7 Foods you Should be Washing and 7 You Shouldn’t

Making sure the food our family eats is free from harmful viruses and bacteria is up to us. We must follow a few health guidelines to keep our food clean, and that includes how we store the food, how we cook it, and especially how we handle it.

Some foods should definitely be washed before cooking or eating; after all, there’re tons of harmful bacteria and plenty of unhealthy chemicals, pesticides, and preservatives out there. Other foods are better left untouched.

Here are 7 foods you should be washing:



Avocados are fantastic; they’re not only deliciously creamy, but they’re also super good for you. Sadly, avocado trees are prone to many insects and diseases, so growers spray them heavily with insecticide and other chemicals to protect their crops. Although the insides are perfectly safe to eat, it’s better if you wash your avocados to avoid contaminating their pulp when you cut them open.


kale leafy vegetable

Kale, but also all other leafy greens like spinach, Swiss chard, and even broccoli are often contaminated with chemical treatments. As you know, these plants are grown on the ground, and insects often attack them. Edible leaves are the most dangerous produce for chemical contamination, so wash them thoroughly.


Just like with avocados, wash your citrus fruit before eating, because the peel might have fertilizers and pesticides. The sweet oranges are often under insect attack, so it’s not rare to see farmers spray the trees heavily. You might contaminate the fruit when you slice your fruit.


Potatoes, delicious but also dangerous.

Potatoes grow underground, so that’s a pretty good reason to give them a good rinse. The root veggie is also rugged and often has lots of nooks and crannies, meaning insects and bacteria can hide in them. Even if you remove the peel, the blade will contaminate the potatoes as you peel it.


Apples are ready to eat, right? Well, they’re almost ready. Although it’s totally safe to eat the apple peel, it might be contaminated with bacteria, and there’s more. Apple’s glossy finish comes from a thin wax layer, so you’re better off rinsing them with warm water to remove the wax before eating.

Cooking Herbs

Basil, cilantro, chives, mint, you name it. Fresh herbs commonly contain herbicides and pesticides. They might have some earth too, so washing and disinfecting them before eating or cooking with them is a must. Herbs are some of the dirtiest foods in the supermarket.

Canned Goods

Canned goods

Should you wash your cans before opening? Yes, you should. Food inside a can is perfectly safe to eat, but the can itself is often stored for weeks or months in damp warehouses, and both insects and rodents walk and do other things over them. By washing them, you can reduce the possibility of contaminating the food inside the can.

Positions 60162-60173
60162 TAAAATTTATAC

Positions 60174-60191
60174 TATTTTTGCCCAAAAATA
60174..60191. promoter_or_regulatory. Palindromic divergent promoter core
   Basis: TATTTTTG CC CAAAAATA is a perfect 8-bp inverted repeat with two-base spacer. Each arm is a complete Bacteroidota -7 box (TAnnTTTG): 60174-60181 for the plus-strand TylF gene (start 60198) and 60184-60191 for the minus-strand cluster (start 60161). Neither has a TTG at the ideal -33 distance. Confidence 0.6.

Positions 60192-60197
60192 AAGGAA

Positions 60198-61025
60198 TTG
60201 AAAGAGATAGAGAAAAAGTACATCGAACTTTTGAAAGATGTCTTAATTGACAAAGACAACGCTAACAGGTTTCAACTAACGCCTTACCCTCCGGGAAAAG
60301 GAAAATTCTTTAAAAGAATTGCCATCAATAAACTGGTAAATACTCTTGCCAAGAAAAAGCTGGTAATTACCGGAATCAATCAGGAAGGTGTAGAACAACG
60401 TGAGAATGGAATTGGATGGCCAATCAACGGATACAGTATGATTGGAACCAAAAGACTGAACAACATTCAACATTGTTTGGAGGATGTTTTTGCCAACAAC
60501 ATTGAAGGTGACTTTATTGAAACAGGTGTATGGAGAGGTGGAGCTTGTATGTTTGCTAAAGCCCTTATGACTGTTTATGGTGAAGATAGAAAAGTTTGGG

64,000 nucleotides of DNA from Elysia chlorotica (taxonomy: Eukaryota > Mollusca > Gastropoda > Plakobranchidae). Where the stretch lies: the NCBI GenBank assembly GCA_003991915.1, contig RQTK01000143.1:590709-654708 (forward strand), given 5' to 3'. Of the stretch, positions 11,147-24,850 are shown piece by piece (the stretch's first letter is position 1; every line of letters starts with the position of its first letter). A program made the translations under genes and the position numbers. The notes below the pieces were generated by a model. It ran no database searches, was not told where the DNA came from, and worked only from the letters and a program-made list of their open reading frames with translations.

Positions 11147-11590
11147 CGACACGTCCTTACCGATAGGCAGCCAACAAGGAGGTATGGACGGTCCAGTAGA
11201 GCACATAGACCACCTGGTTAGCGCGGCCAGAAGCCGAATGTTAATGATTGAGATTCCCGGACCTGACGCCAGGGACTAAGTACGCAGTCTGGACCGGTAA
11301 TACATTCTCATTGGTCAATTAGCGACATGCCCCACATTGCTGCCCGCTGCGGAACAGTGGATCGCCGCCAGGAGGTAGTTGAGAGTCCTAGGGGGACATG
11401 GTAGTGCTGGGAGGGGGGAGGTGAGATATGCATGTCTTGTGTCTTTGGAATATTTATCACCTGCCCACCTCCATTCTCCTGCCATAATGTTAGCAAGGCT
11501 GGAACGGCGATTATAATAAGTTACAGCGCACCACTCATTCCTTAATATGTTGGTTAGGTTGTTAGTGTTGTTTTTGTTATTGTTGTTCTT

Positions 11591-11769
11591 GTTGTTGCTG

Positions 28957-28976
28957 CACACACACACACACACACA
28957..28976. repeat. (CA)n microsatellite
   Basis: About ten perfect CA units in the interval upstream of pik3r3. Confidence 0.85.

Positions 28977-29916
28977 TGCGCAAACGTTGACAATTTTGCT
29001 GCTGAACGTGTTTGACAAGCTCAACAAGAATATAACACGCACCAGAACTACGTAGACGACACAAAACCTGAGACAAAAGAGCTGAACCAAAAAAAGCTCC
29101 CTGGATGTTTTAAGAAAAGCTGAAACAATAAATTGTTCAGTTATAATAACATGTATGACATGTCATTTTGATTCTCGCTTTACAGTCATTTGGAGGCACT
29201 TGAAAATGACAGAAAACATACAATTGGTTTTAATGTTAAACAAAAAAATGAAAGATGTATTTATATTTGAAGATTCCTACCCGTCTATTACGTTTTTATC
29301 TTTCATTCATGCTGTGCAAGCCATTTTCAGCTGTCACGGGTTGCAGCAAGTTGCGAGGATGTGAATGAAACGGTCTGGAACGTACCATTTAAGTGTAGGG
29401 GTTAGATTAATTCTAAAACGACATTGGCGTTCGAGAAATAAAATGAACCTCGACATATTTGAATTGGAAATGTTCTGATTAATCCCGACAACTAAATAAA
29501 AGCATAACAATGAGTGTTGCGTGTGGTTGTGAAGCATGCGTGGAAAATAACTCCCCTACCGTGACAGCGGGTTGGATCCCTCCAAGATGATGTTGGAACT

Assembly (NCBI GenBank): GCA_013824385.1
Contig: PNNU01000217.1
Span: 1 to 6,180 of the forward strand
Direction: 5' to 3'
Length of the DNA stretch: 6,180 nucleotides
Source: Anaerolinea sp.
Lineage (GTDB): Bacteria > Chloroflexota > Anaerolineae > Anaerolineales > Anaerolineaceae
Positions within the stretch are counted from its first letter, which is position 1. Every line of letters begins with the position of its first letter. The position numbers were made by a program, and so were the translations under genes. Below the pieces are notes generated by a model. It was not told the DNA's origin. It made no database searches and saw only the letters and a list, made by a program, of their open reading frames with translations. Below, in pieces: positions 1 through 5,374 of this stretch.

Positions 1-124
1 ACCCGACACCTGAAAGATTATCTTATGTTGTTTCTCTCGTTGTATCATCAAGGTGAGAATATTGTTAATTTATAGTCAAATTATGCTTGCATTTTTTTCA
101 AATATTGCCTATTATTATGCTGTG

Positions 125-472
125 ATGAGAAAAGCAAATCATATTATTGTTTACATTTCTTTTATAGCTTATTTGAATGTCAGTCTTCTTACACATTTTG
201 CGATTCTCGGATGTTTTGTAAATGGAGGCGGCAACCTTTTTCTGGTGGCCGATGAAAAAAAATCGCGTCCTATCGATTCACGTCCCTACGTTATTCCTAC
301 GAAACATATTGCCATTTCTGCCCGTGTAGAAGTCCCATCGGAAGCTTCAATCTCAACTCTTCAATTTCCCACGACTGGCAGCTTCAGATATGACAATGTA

7 Foods you don’t need to Wash

Some food is better unwashed. For starters, it might already be clean and safe, but sometimes washing them could cause new health risks. These are 7 food you don’t need to wash.


washing Chicken

Washing raw chicken in the sink before cooking is a bad idea. Salmonella, possibly present in the chicken, can contaminate your whole kitchen under a stream of water. Cooking the chicken without rinsing is more than enough to eliminate all bacteria.


Mushrooms are like sponges, so they’ll absorb lots of water when you wash them. This affects their flavor and texture. Use a clean cloth and rub your mushrooms to eliminate dirt instead. You can also rub them with white flour to eliminate impurities; this method makes them keep their shape as well when you cook them; they won’t shrink as much.


You obviously need not wash dried pasta, no one does that, but many people rinse it after cooking. This eliminates the starchy water that gives pasta dishes their lovely texture and allows the sauce to stick. Rinsing boiled pasta might weaken it, leaving soggy and slimy noodles instead of firm, ‘al dente’ spaghetti.


Frozen fish

As with chicken, raw fish might have impurities and microorganisms, and they volatilize when you wash it in the sink. This might contaminate all your kitchen, and it’s unnecessary — all harmful bacteria die when you cook the fish. That’s why it’s dangerous to eat raw fish if you don’t know what you’re doing.



Different countries handle eggs differently. In the US, eggs are washed and sterilized before being sold, that’s why you must store them in the fridge. You don’t have to wash these. Other countries, like in Europe, don’t wash eggs, so they keep the shell’s natural protective layer. You can store these eggs on the counter without risk. You should only wash these right before cooking them.

Packaged Salad

Packaged lettuce and mixed salads are already washed and disinfected. They’re ready to eat right out of the air-tight bag. You don’t need to clean or disinfect them again. If you’re adding tomatoes or other veggies to your salad, do wash and disinfect those.

Food in Jars

Unlike cans, jars are a much cleaner type of packaging, and it’s rare to see the food contaminated by the cap. You don’t need to rinse or wash your jars before opening them unless, of course, you encounter a stubborn jar. In that case, a stream of warm water might help you open it easier.

Stay safe and use your common sense.

Don’t be hygiene obsessive, but don’t be careless either. Practice some common sense and follow some simple food safety rules. Wash all your produce, but don’t wash meats. Wash cans but not jars and make sure you cook everything at the right temperature to kill any remaining bacteria. You’ll be fine!

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